I thought the most important revelation then was TEPCO’s acknowledgement that their best case recovery plan, which assumed the normal cooling systems could be restarted soon after external electrical power and controls were restored, has been abandoned. This was not suprising; it always seemed likely that critical pumps, valves, seals, meters and controls that operate those cooling systems would have been at least partially damaged by the 9.0 quake that greatly exceeded design capacity.

The only question was: how much damage had these systems sustained? And indeed, in the weeks after external power was restored to the control rooms at each unit, TEPCO admitted that various pumps and valves were too damaged to repair and would need to be replaced. It sounded like they just needed to order a few parts. That was then.

The “roadmap” documents let us know that TEPCO now realizes that if it wants something better than its current ad hoc water injections, it must completely rebuild the cooling systems, or even create an entirely new cooling system. The new system would replace the current ad hoc approach of just dumping water from above (Unit 4′s spent fuel pool) or injecting it from the outside (Units 1-3 reactors) through external hoses and pumps.

The current system is not a closed loop, and it leaks badly; they inject water one day, and it boils off or leaks out the next, requiring continuous reinjections with more and more water. And that’s just to stabilize the assumed level of fuel exposure and melting that’s already occurred in the Units 1-3 reactor vessels and Unit 4′s spent pool. The new system would presumably be a closed loop, just like the original system, so that if water boiled to steam, the steam would be captured, condensed back to water, cooled and returned to the reactor vessel for more cooling, while keeping the core covered.

That immediately raised the question, which I’ve not seen even discussed, is how do you build such a system? It would be one thing to take a never used reactor vessel outside a contaiment structure and refit it with new injection/release pipes and seals and attach those to valves, pumps, pipes, controls, etc. But how do you do that to the still hot reactor vessels inside the contaimment structure at Units 1-3 that have full radioactive cores and that have to be continuously cooled with the existing ad hoc water injection? If there’s even a conceptual design for that, I haven’t seen it mentioned.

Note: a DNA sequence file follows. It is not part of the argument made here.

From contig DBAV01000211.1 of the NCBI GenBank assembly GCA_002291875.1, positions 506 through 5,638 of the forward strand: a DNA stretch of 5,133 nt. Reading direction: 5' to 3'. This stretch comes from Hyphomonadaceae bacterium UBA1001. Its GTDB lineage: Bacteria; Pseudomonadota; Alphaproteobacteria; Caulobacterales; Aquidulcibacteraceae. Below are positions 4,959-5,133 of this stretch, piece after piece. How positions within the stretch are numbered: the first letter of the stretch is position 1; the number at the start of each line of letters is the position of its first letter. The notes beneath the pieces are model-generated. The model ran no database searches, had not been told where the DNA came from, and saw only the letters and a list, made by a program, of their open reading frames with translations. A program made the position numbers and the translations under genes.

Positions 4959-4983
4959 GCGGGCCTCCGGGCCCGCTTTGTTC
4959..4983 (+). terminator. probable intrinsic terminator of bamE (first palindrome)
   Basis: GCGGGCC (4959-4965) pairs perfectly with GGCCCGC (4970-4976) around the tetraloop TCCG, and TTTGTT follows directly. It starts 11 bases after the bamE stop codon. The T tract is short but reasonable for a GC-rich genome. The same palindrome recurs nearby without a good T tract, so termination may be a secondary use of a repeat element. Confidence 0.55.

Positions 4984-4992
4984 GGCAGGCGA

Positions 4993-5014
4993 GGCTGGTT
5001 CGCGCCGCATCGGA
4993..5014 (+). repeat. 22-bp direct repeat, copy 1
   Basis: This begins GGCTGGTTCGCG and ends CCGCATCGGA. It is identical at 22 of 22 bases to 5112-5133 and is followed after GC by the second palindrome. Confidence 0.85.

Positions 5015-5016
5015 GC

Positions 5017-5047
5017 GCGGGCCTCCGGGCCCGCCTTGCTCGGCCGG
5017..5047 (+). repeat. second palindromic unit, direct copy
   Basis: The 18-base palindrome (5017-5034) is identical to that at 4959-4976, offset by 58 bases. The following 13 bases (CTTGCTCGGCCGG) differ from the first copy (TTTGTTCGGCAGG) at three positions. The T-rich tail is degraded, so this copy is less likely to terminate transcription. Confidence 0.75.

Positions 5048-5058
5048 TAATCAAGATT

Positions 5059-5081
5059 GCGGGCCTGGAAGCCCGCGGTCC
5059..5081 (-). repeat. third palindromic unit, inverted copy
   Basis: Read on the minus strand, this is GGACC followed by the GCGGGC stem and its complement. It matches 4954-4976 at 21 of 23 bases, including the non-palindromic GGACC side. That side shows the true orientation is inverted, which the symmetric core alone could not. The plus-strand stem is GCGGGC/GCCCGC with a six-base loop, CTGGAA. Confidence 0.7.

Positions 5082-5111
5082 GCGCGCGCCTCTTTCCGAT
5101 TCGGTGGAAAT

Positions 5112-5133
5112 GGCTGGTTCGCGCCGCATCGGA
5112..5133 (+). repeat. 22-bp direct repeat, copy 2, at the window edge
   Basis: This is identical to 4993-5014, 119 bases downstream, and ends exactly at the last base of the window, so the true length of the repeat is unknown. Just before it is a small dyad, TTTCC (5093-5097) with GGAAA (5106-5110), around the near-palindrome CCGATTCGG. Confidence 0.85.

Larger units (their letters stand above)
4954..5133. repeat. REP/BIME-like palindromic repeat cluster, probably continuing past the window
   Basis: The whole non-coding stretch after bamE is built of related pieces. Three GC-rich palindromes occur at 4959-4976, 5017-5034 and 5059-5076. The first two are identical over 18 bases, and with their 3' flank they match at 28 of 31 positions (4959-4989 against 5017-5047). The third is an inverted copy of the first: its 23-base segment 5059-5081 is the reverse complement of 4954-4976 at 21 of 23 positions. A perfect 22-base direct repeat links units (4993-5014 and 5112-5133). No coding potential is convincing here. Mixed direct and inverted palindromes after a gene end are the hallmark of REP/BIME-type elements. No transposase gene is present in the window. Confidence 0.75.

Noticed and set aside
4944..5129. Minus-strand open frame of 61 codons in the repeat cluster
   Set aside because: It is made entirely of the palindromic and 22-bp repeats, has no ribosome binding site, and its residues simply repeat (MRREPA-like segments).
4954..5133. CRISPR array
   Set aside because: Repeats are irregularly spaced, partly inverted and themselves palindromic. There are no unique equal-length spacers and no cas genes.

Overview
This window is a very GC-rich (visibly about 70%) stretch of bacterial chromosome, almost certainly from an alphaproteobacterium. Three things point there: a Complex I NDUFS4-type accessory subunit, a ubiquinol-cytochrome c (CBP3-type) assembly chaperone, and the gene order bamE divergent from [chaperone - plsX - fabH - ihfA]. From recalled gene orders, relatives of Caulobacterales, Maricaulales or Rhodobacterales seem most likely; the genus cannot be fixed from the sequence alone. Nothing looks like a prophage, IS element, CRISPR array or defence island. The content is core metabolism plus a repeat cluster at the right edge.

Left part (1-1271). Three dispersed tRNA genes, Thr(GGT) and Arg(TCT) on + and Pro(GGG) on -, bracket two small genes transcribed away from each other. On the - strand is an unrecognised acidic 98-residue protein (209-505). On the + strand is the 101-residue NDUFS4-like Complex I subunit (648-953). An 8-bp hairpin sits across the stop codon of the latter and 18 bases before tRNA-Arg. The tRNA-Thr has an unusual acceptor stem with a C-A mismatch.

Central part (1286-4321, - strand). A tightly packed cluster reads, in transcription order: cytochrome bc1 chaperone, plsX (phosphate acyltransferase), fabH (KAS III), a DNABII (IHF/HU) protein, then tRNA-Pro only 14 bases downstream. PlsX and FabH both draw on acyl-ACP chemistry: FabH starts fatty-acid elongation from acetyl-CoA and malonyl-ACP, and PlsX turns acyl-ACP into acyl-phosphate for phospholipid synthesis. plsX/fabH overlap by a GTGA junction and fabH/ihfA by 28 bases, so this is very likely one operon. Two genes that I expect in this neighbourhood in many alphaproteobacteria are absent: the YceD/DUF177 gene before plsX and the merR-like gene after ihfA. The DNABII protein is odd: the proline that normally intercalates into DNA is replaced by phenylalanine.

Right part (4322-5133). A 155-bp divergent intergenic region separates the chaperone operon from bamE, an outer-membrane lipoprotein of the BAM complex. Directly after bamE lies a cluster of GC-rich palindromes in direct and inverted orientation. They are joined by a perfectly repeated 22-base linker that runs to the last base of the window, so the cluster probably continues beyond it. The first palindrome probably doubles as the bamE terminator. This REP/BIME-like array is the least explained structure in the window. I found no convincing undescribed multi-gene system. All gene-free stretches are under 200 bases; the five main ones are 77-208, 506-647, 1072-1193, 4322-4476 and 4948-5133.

Let’s take the problem one step further. Let’s assume that eventually they can do better than the tiny robots that have only managed to crawl a few meters into the reactor building to take photos and measure radiation. They’ll need much larger robots and heavy equipment to clear away the explosion debris and allow radioactive cleanup crews to make it possible to work inside for more than a few minutes. What next?

In the April 2 post where I summarized the AREVA presentation on the accident sequence, we explained a sequence in which the space between the outer containment structure and the reactor vessel inside that containment could gradually fill with radioactive steam and hydrogen. Some of that steam could condense and leave water inside the containment structure. As we explained elsewhere, water is also probably leaking into the containment structure from, for example, damaged seals for the piping that carries water/steam to/from the reactor vessel, making it difficult to keep the core covered, because the leak points are below the top of the fuel rods.

About the same time, the New York Times had a report describing other concerns by US experts. One of those concerns, buried at the end of the story, was that the ad hoc measures to pump outside water into the system would gradually fill up the containment structure, which was not designed to hold lots of water. Water is heavy. The weight/force of that water on the structure, coupled with continuing afterquakes, might eventually cause the containment structure to fail.

Now it seems that warning is being taken seriously. According to this report, TEPCO is now worried about how much water the containment structure at Unit 1 can safely hold if there is another significant afterquake. And if that’s a problem at Unit 1, it could become a problem at Units 2 and 3.

Is excessive water injection also a concern at Unit 4? Apparently so. This NHK World report says TEPCO is now worried that the pace of water dumping into Unit 4′s spent fuel storage pool — and remember, that exposed pool has a full core load of non-spent fuel — could make the structure supporting the storage pool, and thence its walls and steel lining, vulnerable to a serious afterquake. It’s a concern similar to that at Unit 1, except the pool is totally outside any containment structure. If the integrity of that pool, which may already be leaking, is suspect, their “roadmap” boils down to hoping Mother Nature gives them a break.


NHK World
Kyodo News
Hi-res photos
IAEA Updates
Union of Concerned Scientists

Japan Nuke Watch, Sat Nite (JST): Power to Site, Radiation in Food

5:38 am in Uncategorized by Scarecrow

Reactor Containment & Fuel Storage from UCS; (h/t commenter lobster)

It is Saturday morning here; Saturday night in Japan.

Some important developments that provide rays of hope and areas of concern. Concerns first.